But, of course, I can talk about the U.S. process. First, it is not just a matter of deciding who will be President (or Vice President). In two weeks, American citizens will also elect 435 Members of Congress, 35 Senators, plus state governors and thousands of other state and local officials. Second, it is admittedly a long process. Candidates for president often announce their candidacy a year or two before Election Day in order to build their campaign teams and start fundraising. In part that is because we have such a long nominating process for the two major parties, that takes up the better part of a year. That process consists of the primaries and caucuses that we saw in the spring, and the (largely virtual) party conventions this summer. In addition, the United States is a big country, by population and geography, and candidates who are often known well in only one state, have lots of ground to cover if they hope to be elected. It is really after the first weekend in September that the campaign between the parties starts in earnest.
Page BreakThere is not a lot written in the U.S. Constitution about the process of picking our top leaders. There are requirements of age, citizenship, and how long one must have lived in the United States to be a candidate for higher federal office. There are stipulations about term lengths – and there are the provisions about the Electoral College, which is perhaps the most confusing part of our electoral system. The way the Electoral College is selected has changed since the United States was founded, but its function, as the mechanism that decides who becomes President, and, its design, to give every state a say in the outcome of the presidency, has remained. Each U.S. state has two senators and a number of representatives in the House of Representatives. My home state of Texas has two Senators and 36 Representatives, so it has 38 electoral votes. While North Dakota, for example, has two senators and only one representative, or three electoral votes. The total for the country is 538 electoral votes and, as the Constitution states, the next President must get a majority of them, or at least 270. That will be the magic tally that you see as the target on election night, with states colored blue or red depending on which candidate has gotten the most popular votes in a state. In other words, a U.S. Presidential election is really 50 smaller elections combined into one large one. Statisticians have made a sport out of dissecting polls from each state to draw conclusions about how the various states might add up. And like any exciting sport where the stakes are high, it will make for great television viewing November 3rd and 4th. I’m already planning my all-nighter and I imagine I’m not the only person in this room doing so.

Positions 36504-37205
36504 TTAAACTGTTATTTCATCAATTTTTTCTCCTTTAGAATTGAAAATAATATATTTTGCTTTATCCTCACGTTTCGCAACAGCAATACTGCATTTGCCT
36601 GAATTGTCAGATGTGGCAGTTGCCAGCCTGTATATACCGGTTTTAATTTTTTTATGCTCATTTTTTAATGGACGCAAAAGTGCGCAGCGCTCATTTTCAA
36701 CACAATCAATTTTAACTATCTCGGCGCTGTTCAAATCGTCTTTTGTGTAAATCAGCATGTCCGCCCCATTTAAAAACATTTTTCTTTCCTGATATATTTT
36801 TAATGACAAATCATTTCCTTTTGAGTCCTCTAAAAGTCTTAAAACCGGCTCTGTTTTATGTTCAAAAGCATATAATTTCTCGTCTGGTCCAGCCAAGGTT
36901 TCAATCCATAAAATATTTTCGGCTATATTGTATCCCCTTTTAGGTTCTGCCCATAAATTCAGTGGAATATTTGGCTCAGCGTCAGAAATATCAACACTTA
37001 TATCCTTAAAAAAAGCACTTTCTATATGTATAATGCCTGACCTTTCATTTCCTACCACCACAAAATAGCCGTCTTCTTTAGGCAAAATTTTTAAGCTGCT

I want to thank you all again for inviting me here to speak to you and I’m eager to hear what’s on your minds. To start, Prof. Lindvall and I are going to have a discussion for several minutes. Then I will be happy to take your questions. Thank you very much!